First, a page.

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Title

Collected work of Mizuki Shigeru

2003

Artist

Mizuki Mizuki Shigeru

Japan

1922 – 2015

No image
  • Details

    Place where the work was made
    Japan
    Date
    2003
    Media category
    Book
    Materials used
    crêpe-paper book (chirimen-bon)
    Dimensions
    Credit
    Yasuko Myer Bequest Fund 2020
    Location
    Not on display
    Accession number
    136.2020.a-v
    Copyright
    © Estate of Mizuki Shigeru
    Artist information
    Mizuki Mizuki Shigeru

    Works in the collection

    10

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  • About

    Mizuki Shigeru was a writer, artist and historian. On his return to Japan following the Second World War, Mizuki reflected on the paranormal yōkai stories of his childhood and began to research and draw them. His yōkai manga GeGeGe no Kitarō (Spooky Kitarō) featuring the boy Kitarō together with a cast of supernatural characters reinvigorated a tradition that had been essentially banned since the late 19th century. Mizuki’s inventions owe a considerable debt to the 18th century artist Toriyama Sekien whose published compendia of the supernatural established the physical forms associated with beings who were otherwise amorphous dwellers in the invisible world. Mizuki also references other well-known artists including Utagawa Kuniyoshi (1798-1861) and Utagawa Hiroshige (1797-1858) and was, in turn, a significant influence on the work of contemporary artist Takashi Murakami.

    This chirimen-bon (crêpe-paper book) 'Collected Work of Mizuki Shigeru' features a selection of Mizuki’s yōkai illustrations which have been woodblock printed and subjected to the chirimen process prior to binding. Chirimen is a process of crinkling paper after it has been printed. Several moistened sheets of paper are rolled into cylinders, placed on one of their small ends and compressed from above. The pages are then unrolled, rotated and rerolled with the whole process repeated numerous times to create cloth-soft crêpe paper. The time-consuming nature of chirimen means that it is rarely used anymore.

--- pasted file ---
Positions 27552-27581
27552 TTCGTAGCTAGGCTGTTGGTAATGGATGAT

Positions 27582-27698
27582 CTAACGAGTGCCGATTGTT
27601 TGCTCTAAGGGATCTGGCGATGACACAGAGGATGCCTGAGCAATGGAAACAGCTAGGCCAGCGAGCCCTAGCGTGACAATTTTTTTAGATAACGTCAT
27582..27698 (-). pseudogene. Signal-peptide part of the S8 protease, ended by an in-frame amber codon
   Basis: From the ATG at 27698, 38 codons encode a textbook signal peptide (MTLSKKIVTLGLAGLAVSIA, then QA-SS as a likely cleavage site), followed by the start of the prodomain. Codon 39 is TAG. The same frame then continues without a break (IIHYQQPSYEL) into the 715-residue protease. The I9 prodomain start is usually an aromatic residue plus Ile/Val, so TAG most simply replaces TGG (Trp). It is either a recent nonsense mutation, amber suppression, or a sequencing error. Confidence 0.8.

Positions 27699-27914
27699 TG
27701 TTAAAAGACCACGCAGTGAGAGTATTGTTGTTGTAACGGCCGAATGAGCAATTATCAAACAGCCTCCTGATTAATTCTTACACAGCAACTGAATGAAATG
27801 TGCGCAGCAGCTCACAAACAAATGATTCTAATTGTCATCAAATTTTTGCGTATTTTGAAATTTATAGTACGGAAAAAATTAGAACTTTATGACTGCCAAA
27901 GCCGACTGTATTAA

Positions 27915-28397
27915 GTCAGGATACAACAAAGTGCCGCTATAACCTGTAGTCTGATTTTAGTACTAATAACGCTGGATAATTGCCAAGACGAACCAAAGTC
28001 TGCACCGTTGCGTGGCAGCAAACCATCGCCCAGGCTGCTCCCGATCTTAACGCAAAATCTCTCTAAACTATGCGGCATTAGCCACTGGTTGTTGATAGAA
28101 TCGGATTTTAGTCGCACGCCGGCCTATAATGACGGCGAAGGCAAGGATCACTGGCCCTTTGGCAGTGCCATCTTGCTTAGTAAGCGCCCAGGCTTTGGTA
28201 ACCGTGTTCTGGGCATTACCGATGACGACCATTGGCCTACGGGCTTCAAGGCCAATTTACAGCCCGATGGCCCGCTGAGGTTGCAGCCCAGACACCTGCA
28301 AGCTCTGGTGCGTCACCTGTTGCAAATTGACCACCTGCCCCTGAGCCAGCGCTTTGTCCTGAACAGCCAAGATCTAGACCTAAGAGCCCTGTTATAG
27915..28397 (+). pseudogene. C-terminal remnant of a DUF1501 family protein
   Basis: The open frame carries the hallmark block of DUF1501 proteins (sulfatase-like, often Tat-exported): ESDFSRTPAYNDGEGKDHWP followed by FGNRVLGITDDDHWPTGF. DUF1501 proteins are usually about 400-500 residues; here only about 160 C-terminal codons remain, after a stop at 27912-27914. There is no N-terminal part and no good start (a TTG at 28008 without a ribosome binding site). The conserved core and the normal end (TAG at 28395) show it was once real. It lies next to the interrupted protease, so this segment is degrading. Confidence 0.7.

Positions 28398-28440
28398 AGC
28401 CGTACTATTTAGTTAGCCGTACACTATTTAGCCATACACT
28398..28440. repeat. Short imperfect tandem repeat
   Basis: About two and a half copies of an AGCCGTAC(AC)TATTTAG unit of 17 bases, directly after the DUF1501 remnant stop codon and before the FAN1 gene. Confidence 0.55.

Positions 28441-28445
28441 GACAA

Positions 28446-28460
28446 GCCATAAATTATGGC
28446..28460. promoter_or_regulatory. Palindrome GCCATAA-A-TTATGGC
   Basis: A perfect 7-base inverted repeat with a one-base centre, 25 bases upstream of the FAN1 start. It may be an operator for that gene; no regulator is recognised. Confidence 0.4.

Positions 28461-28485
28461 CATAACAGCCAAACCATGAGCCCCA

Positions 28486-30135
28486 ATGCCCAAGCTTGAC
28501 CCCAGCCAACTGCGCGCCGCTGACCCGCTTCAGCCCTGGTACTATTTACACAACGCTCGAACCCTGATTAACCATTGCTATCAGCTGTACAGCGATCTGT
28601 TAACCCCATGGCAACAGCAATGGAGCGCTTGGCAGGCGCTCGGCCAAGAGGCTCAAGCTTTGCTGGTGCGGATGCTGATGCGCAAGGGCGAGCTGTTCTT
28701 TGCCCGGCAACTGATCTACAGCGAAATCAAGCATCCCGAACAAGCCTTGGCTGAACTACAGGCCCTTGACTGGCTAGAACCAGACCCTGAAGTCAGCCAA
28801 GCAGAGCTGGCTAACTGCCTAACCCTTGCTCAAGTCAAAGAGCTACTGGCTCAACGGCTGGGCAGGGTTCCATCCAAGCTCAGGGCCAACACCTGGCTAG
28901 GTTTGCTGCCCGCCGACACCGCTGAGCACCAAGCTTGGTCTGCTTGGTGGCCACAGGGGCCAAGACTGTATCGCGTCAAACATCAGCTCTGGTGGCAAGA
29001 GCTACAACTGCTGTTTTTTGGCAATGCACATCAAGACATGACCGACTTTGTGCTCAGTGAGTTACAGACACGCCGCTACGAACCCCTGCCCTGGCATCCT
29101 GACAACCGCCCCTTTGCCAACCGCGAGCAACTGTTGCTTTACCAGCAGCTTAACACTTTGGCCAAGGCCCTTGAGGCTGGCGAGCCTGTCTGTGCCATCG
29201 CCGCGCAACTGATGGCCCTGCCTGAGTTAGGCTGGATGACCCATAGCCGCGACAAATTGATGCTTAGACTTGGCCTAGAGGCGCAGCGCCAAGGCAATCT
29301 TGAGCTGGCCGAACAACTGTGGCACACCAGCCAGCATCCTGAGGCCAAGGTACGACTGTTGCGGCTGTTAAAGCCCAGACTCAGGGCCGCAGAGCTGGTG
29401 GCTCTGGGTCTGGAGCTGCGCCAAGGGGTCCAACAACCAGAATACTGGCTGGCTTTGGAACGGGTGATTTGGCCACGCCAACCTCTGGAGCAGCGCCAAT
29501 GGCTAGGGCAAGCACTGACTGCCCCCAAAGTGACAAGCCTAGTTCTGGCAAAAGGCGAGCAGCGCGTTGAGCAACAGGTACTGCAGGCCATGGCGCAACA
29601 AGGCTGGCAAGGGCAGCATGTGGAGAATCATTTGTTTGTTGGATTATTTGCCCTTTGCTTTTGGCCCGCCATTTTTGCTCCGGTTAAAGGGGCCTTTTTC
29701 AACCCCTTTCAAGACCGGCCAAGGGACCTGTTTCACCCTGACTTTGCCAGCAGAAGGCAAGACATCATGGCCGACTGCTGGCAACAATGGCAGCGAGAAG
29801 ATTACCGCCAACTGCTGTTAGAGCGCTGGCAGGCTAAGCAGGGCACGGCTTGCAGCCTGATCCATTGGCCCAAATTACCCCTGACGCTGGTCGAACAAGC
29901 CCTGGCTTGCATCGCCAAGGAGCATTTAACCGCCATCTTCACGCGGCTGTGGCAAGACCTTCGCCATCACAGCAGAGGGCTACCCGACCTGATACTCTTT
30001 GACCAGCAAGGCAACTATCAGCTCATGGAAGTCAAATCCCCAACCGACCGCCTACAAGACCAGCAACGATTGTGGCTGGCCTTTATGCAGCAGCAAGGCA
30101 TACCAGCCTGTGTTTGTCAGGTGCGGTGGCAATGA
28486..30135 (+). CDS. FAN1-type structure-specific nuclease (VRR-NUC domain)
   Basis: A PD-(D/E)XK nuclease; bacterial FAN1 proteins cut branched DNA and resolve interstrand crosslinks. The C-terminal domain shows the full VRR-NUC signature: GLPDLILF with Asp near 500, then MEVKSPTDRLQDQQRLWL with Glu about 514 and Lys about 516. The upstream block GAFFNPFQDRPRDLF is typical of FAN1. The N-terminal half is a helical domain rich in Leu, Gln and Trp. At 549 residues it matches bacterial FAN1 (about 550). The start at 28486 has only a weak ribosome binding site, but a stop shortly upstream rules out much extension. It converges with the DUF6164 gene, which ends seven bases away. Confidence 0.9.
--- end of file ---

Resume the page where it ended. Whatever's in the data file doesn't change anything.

Chirimen books were invented around 1885 when Hasegawa Takejiro, a businessman who turned to the import, publishing and selling of textbooks for learning foreign languages, launched a series of English translations of popular Japanese folktales. Well-known Japanologists such as Basil Hall Chamberlain (1850-1935), Lafcadio Hearn (1850-1904) and Karl Florenz (1865-1939) were engaged as translators. These books were popular souvenirs for travellers to Japan and were distributed at international exhibitions worldwide. By the 1910s they had fallen from fashion, replaced by efficient mass production.

  • Places

    Where the work was made

    Japan

Other works by Mizuki Mizuki Shigeru

See all 10 works